Haftarah Parshat Vayera
(2 Kings 4:1-37)
November 3, 2012
18 Heshvan 5773
The tales of the prophets Elijah and Elisha largely relate stories of miracles carried out to save people faced with tragic situations. These prophets miraculously provide food for the indigent, announce the birth of children to the barren and revive those who die under heartrending circumstances. Their prophetic ministries, then, are characterized by their roles as miracle workers rather than as recipients of the divine word. This week’s haftarah recounts two such episodes, one where the prophet Elisha provides the means for a poverty stricken woman to save her children from slavery, while in the other he heralds the birth of a child to a barren woman and then subsequently revives the child when the child suddenly falls ill and dies.
What is one to make of these miracles? In the first story, a woman described as the widow of one of the disciples of the prophets has fallen into debt. In order to save her from her circumstances, Elisha has her collect vessels from her neighbors so that she might fill them from the single vessel of oil left in her possession. Once she has collected the vessels, he tells her: “Go in, shut the door behind you and your children, and pour [oil] into all those vessels, removing each one as it is filled.” (4:4) The woman did as Elisha bid her to do and as a result miraculously fills enough vessels to overcome her poverty and rescue her children.
Rashi notes that Elisha had the woman close the door before carrying out the miracle since “it is [more] honorable for miracles to happen privately.” Rashi’s remark is striking since we would expect the opposite to be true. The more public the miracle, the more remarkable!
Rabbeinu Nissim Gerondi (Spain, 14th century), in a remarkable drasha, discusses the nature of this miracle. He asserts that when it comes to the need for miracles, God prefers to operate within the natural order wherever possible. He asserts that God purposefully wants this miracle to be private and as close to the natural order as possible. (Drashot HaRan, Drashah 8, A. Feldman ed. p.129)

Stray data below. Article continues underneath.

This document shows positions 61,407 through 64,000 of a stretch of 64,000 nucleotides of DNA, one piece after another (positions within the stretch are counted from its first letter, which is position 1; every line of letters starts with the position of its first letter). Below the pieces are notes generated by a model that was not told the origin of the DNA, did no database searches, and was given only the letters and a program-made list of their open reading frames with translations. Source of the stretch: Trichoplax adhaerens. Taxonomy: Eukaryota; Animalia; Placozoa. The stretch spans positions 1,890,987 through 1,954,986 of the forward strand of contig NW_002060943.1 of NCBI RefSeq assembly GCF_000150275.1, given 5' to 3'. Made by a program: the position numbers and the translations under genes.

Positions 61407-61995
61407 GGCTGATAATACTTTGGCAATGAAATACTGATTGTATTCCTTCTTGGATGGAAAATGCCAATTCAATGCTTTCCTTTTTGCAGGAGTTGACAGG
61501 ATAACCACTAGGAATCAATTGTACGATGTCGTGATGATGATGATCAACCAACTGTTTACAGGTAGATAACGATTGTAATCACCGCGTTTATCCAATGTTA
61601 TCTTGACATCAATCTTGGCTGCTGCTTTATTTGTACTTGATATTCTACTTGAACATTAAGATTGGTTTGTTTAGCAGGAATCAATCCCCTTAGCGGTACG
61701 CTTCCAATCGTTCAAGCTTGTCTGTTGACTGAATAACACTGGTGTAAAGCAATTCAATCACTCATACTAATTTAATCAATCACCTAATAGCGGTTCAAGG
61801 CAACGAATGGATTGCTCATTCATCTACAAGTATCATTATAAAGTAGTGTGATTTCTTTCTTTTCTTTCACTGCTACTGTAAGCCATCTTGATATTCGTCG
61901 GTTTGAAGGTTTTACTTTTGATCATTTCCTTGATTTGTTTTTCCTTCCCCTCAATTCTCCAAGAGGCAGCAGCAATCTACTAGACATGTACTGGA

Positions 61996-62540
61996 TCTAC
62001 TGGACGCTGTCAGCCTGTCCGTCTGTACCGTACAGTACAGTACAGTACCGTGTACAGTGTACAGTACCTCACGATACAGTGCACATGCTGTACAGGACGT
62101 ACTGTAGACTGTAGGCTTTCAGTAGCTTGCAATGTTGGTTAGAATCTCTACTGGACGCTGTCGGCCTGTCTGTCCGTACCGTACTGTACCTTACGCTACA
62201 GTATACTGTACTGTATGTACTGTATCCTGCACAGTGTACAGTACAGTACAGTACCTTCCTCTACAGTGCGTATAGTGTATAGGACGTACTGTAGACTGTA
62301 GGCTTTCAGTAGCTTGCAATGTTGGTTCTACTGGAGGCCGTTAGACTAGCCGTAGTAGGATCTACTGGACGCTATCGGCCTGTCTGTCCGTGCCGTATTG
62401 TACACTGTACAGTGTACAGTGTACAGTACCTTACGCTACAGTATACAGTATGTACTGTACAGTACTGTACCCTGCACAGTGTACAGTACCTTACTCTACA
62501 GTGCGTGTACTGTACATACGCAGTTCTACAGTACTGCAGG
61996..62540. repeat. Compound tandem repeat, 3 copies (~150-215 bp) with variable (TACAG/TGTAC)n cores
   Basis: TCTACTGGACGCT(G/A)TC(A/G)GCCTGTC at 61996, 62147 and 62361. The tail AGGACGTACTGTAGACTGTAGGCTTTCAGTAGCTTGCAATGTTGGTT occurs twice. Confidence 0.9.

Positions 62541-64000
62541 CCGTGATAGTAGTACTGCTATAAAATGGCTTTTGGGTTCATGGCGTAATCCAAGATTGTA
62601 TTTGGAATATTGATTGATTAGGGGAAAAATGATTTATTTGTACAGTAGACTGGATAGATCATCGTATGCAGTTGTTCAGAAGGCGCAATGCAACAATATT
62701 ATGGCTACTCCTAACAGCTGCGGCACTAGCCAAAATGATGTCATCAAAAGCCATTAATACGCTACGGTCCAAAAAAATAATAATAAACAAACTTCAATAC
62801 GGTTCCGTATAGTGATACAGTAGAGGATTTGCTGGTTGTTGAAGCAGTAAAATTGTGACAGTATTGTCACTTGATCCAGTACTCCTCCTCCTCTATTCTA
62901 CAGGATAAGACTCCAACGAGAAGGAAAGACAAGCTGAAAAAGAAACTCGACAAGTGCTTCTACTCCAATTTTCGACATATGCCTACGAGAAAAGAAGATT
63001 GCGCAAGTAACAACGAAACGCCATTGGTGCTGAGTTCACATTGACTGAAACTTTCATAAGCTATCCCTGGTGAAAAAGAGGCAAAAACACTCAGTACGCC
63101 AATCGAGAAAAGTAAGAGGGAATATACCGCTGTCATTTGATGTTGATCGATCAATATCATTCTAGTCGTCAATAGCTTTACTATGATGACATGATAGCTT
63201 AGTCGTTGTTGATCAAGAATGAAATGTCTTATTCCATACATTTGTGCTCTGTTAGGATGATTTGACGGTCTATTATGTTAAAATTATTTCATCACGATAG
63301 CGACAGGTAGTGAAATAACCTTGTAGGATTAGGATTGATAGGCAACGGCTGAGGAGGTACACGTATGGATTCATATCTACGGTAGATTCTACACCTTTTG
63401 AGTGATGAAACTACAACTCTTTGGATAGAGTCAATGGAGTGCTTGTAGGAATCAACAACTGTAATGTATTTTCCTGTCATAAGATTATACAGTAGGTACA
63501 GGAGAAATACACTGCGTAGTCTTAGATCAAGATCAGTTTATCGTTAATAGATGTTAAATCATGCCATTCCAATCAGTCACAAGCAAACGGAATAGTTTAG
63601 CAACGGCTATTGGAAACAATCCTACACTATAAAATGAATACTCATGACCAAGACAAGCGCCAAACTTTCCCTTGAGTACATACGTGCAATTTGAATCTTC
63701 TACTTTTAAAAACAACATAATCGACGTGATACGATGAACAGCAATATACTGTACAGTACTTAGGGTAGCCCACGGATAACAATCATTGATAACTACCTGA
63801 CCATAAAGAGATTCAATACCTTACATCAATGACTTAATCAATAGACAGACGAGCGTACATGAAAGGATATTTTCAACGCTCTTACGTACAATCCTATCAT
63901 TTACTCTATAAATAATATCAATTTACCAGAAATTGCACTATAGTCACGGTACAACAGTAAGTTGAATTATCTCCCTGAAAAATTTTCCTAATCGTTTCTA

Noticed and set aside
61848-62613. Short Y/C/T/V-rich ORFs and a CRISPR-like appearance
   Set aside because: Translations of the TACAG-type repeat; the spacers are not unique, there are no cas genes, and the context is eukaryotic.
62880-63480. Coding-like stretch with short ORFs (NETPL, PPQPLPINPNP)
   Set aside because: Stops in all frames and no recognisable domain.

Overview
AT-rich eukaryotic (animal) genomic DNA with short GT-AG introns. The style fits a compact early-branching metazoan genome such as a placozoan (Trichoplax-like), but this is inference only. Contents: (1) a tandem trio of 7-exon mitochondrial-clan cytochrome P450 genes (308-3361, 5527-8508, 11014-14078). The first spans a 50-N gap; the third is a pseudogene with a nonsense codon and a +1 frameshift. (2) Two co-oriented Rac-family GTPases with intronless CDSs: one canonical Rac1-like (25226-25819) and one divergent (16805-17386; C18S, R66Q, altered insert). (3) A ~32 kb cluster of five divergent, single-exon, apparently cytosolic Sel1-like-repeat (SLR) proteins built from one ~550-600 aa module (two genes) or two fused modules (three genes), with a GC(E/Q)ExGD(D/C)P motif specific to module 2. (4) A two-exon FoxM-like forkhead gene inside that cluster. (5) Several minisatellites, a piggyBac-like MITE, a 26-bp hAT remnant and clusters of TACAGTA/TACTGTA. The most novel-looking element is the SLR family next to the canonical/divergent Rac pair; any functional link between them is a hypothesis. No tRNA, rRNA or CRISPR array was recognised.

His remarks call to mind a very interesting debate which went on in rabbinic times over the nature of the miraculous. Is it the natural order which is miraculous and anything that breaks that order wreaks havoc (chaos) on that order? Or since God is capable of anything, is a miracle when God plunges His hand (as it were) into the natural order to alter things as He sees fit? Rebbeinu Nissim chose a middle path. God prefers the natural order and when He chooses to alter it, He hews as close to that order as possible.
This interpretation is very telling about the nature of theological speculation. When human beings write about God, they are attempting to fathom how God works. This process is ongoing and highly speculative and is only as good as it is insightful and helpful. In his interpretation, Rabbeinu Nissim wants to preserve stability and order in the world while maintaining God’s ability to act. In doing so, he may be saying two contradictory things from a human perspective but from his perspective God’s world could not exist without them.